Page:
What Happened to the Good Old Days of Pensions?

My father worked very successfully for 30+ years at one company –  MetLife Insurance Company – as was common for many of his generation.  My mother now receives a monthly pension check from MetLife due to my Dad’s productive working years and she will receive a pension check for the rest of her life.  

However, the days of a former corporate employer paying you a life-time pension for you and your partner are dwindling quickly.   Although this is not a fatal proposition for pre-retirees, actions need to be taken to account for this changing landscape.

Met Life Blimp landingFirst, the responsibility for handling one’s retirement income is no longer the risk of your former employer.  People will now be responsible for providing their own retirement income with the introduction of the 401(k) plans and individual retirement accounts (IRAs) years ago.  This new paradigm shifted the financial responsibility onto individuals without the necessary knowledge on how to handle investments or how to provide lifetime retirement income.

With this fundamental change in who is responsible for providing retirement income, there came to light two realities.   Many people are unaware of these realities or do not fully appreciate the tremendous impact that they will have on their retirement. As you move careers or retire, look to use a competent financial planner to help ensure that your retirement portfolio is properly invested to deal with these two realities discussed below.

The first is the tremendous increase in longevity.  For a married non-smoking couple retiring at age 62 (the average retirement age in the U.S.), their joint life expectancy has increased to require that they plan for a 30+ year time horizon in retirement.  This fact has eluded most couples as they project their life expectancy to be that of their parents’ generation.  However, with scientific knowledge nearly doubling every five years, the result has been an incredible expansion of life expectancy which must be accounted for.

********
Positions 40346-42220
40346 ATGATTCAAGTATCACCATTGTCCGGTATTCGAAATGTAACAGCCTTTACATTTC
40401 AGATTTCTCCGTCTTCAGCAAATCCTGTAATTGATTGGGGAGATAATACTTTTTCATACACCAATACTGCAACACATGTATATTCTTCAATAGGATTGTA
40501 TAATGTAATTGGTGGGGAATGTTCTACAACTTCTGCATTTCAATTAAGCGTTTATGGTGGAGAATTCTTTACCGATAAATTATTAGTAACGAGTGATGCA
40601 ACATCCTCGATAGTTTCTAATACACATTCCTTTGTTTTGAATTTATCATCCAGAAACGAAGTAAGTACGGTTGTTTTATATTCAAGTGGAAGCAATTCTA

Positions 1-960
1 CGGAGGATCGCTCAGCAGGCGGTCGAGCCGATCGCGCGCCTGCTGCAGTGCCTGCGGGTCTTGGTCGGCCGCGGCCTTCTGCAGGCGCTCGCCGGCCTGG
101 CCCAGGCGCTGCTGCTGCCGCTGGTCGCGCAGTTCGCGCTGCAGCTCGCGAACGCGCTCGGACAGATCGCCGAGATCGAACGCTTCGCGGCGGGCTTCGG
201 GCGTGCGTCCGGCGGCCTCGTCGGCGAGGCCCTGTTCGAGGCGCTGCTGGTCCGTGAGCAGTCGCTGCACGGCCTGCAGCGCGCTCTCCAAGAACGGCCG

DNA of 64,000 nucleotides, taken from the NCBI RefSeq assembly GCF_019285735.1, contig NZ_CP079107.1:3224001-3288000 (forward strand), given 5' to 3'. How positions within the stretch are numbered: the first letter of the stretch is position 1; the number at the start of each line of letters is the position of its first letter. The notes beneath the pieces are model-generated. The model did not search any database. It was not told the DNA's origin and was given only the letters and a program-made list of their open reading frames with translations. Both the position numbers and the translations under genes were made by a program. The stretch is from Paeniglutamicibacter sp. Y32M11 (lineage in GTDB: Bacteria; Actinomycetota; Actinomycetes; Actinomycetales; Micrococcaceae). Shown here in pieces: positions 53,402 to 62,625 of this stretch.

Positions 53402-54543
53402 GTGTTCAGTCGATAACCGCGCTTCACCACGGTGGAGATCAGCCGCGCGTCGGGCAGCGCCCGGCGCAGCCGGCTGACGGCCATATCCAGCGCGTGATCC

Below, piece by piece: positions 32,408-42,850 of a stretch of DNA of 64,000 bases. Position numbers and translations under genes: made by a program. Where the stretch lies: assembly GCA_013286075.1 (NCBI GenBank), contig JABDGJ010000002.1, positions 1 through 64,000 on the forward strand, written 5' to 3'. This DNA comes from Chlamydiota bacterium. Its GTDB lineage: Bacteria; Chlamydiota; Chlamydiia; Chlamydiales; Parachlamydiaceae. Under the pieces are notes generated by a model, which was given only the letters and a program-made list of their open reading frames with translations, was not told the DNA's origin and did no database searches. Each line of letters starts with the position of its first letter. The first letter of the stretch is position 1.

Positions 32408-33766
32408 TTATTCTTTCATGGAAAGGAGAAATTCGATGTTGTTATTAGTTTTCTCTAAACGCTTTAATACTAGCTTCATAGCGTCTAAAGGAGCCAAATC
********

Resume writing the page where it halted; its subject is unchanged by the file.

The second is a result of this increased longevity: decreasing purchasing power over time.  This issue was not a factor with shorter longevity of yesteryear and is a major factor of why companies have and will soon exit the pension providing business.  During those 30 years in retirement that an average couple should plan for, the cost of all that they will need to purchase to maintain their lifestyle will increase continually – if history is any guide.

The postage stamp, a symbol or proxy for an everyday item that we purchase, has increased from 20 cents to 49 cents over the last 30 year time period, while a new Ford automobile,  a large purchase needed every several years, has increased from $6,250 to approximately $25,000 today.   If the prices of needed purchases increases just by the average Consumer Price Increase (CPI) increase over the past 80+ years (compound approximately 3% yearly), a dollar today would need to increase to $2.44 at the end of your retirement just to keep the same purchasing power.  You will need to ensure that you invest in investments that have overcome this inflation risk.

The best way to handle all of these factors is to work with someone who will help create the proper financial plan, and most importantly help modify your investment behavior so that you have lifestyle sustaining income throughout your retirement.  Everyone needs to realize that help is available for people to adjust to these changes occurring in the marketplace.  Seek a competent financial planner to help work with you to overcome these issues.

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The foregoing content reflects the opinions of Crimmins Wealth Management and is subject to change at any time without notice. Content provided herein is for informational purposes only and should not be used or construed as investment advice or a recommendation regarding the purchase or sale of any security. There is no guarantee that the statements, opinions or forecasts provided herein will prove to be correct. Past performance may not be indicative of future results. All investing involves risk, including the potential for loss of principal. There is no guarantee that any investment plan or strategy will be successful.

About Dan Crimmins

Dan Crimmins, co-founder of Crimmins Wealth Management, is a financial coach and fee only financial planner. Have a financial question? ASK DAN


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